Tools to Help with Leash Training
Spring is in the air, and more people are hitting the pavement with their dogs to enjoy it. But nothing derails an afternoon walk like a dog dragging you down the street and refusing to listen. When it comes to leash training, it’s important to remember that it takes patience, time, and consistency to teach your dog new things.
To start off on the right paw, begin working with your dog indoors in a quiet environment with few distractions. As they grow comfortable with the idea of walking beside you on a leash, gradually increase their distractions by taking them into your back or front yard, and then eventually into the neighborhood. It’s easier to build good leash manners one step at a time than plunging into the deep end and wondering why your dog isn’t responding in a noisy or distracting environment.
And, remember, before you’re ready to get to work, make sure your dog has burned any excess energy by having a good romp or game of fetch. The more pent up energy your dog has, the more likely they’ll be ready to take off running as soon as your walk begins!
Harnesses and Halters
To set the stage for a good walk, make sure you have the right gear. Popular options for comfortable walking include body harnesses where your leash attaches to your dog’s chest, back, or both, and halter varieties that go over their head, like the Gentle Leader. Both harnesses and halters use different approaches that control your dog’s body to help guide their walking. If you have a harness that attaches to their chest, for example, it draws your dog to one side when they start to pull. When you use a halter, you have control of their head. There are several advantages and drawbacks to each kind of harness and halter, so we recommend talking with your vet or dog trainer to get additional guidance on the best option for your dog.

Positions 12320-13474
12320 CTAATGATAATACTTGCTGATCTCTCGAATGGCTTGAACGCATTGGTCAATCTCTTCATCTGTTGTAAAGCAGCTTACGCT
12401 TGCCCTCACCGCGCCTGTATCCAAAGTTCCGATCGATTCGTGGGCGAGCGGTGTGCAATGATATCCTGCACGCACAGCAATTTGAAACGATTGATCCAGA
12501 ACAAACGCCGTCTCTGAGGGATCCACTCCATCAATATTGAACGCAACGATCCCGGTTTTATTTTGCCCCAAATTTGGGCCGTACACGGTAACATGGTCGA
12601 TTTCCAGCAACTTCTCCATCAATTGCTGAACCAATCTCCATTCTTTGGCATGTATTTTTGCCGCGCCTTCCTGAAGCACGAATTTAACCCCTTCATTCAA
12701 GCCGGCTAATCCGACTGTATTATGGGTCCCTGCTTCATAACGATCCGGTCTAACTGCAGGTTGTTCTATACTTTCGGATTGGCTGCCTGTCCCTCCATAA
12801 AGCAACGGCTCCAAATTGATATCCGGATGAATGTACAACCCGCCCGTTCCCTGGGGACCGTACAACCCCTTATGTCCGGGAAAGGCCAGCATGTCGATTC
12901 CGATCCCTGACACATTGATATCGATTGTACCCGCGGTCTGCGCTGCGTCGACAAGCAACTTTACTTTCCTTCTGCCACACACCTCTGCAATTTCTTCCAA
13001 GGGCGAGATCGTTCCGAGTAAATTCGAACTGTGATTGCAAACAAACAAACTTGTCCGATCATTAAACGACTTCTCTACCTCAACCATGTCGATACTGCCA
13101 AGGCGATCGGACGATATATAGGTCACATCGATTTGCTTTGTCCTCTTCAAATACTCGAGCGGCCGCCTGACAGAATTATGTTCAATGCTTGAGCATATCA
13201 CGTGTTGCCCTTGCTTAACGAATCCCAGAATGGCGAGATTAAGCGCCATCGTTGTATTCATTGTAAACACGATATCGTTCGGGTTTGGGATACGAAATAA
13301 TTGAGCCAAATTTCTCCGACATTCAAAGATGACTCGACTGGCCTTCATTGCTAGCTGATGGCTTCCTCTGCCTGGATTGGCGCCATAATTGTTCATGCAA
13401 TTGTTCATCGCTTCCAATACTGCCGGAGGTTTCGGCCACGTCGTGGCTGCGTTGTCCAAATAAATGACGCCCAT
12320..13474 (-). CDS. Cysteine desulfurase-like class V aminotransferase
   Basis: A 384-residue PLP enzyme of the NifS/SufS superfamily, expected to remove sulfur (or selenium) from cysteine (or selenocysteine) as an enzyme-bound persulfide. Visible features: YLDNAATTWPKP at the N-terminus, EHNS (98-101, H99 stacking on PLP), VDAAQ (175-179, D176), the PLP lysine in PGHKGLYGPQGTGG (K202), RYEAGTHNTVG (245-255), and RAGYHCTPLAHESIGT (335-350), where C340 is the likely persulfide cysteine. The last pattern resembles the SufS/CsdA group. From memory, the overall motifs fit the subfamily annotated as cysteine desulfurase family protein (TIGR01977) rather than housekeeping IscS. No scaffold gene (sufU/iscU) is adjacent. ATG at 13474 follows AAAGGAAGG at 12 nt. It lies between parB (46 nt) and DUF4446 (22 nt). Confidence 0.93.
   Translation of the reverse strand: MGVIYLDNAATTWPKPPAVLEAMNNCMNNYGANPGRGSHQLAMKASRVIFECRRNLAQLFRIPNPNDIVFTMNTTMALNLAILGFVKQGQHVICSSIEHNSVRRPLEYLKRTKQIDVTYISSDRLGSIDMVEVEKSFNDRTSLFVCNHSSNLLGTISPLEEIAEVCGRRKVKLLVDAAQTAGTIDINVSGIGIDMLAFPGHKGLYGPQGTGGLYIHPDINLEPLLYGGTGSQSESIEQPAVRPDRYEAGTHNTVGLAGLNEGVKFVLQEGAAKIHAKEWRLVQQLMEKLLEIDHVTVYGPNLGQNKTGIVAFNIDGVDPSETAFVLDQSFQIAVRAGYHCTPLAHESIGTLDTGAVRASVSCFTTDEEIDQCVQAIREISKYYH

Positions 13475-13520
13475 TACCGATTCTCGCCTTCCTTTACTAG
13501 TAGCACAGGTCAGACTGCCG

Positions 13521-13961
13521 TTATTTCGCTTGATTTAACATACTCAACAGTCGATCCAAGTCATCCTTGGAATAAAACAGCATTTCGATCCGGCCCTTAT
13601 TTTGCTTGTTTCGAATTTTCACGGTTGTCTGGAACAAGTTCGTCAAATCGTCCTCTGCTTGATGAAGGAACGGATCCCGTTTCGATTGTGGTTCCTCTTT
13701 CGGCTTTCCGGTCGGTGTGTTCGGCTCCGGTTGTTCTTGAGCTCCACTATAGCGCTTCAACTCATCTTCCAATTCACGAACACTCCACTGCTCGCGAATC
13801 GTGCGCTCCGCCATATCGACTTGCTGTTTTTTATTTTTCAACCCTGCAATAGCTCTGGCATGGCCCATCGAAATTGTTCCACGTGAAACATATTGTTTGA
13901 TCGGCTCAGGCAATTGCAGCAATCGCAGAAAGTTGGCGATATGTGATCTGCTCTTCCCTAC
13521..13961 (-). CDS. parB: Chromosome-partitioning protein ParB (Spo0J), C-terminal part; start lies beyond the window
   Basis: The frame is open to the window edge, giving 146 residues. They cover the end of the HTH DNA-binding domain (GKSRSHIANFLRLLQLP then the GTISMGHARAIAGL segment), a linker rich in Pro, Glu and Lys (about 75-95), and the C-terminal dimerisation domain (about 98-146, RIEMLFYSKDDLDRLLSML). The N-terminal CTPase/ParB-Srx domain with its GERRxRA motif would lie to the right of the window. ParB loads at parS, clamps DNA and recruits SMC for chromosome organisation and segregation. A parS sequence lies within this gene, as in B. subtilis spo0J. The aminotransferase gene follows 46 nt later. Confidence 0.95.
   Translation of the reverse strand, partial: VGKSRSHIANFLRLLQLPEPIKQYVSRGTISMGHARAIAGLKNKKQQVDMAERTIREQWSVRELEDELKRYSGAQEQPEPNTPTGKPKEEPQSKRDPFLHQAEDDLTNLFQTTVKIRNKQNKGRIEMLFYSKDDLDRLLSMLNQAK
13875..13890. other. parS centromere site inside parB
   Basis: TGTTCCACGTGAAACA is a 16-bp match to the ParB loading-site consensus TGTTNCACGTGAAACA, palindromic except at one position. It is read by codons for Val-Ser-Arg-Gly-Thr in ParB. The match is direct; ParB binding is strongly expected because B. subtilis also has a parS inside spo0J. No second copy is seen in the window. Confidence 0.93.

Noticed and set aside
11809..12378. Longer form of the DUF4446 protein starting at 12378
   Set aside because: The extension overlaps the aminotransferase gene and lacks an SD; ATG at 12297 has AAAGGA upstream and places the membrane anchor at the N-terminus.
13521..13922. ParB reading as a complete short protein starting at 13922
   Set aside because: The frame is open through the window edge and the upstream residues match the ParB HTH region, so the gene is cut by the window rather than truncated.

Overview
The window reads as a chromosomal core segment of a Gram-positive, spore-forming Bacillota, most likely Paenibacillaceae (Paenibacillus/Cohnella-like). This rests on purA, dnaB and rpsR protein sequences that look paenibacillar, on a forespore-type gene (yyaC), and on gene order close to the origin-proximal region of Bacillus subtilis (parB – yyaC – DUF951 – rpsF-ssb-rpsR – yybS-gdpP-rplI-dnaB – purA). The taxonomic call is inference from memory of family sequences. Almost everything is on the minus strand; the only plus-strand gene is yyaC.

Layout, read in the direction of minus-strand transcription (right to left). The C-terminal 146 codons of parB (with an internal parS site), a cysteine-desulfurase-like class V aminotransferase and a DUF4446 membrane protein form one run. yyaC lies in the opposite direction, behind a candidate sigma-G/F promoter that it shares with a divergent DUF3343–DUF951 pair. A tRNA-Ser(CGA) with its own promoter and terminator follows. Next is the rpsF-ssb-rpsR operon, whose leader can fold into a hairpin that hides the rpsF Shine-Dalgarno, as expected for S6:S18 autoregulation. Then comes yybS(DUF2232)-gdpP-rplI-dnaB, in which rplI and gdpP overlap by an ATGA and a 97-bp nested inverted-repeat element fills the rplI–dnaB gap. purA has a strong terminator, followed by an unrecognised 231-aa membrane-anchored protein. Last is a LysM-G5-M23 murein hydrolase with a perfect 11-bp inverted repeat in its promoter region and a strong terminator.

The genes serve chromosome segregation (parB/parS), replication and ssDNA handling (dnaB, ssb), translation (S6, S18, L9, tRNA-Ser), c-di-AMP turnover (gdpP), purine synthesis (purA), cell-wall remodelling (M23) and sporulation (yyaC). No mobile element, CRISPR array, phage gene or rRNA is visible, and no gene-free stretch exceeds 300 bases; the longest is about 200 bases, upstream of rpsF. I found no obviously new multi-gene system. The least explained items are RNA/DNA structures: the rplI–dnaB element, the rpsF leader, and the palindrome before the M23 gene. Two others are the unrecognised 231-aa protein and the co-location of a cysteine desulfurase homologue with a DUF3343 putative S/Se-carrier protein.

The “Stop and Hold” Technique
A popular strategy for correcting pulling is the “Stop and Hold” technique. Basically, the minute your dog starts to pull, stop walking and refuse to move until they come back to you or let up the tension on the leash. An important aspect of this approach is not pulling or yanking on your dog to get them to stop pulling because that can encourage them to pull even harder. Instead, the minute they pull, stop and wait patiently in place until you see the behavior you’re looking for. Many dogs respond quickly to the stop and hold technique because they realize that the fun stops as soon as they pull on the leash! Don’t forget to reward them enthusiastically during this exercise with praise, a favorite toy, or some healthy treats to help keep them engaged and having fun.
If you’re a new dog parent or looking for additional support, nothing beats working with a professional dog trainer. These experts have extensive experience training a wide range of dogs and dealing with challenging behaviors. This enables them to provide personalized tips and proven methods based on you and your dog to help you achieve success. You can also sign up for different types of training approaches, including one-on-one sessions, group classes, and in-home assessments. You can even opt for training sessions where your trainer works directly with your dog and then teaches you how to maintain their new behaviors. We offer a wide range of dog training classes at Wagging Tails, so contact us to see which one is best for you and your dog.
While there are several different approaches to working on loose leash walking, each type of dog can offer its own unique challenges. A herder could compulsively nip at your heels to keep you moving while a terrier could end up overstimulated by their surroundings. Patience and consistency are always key, but, if you are continuing to struggle with loose leash walking, be sure to discuss your concerns with your vet or our on-site dog training expert.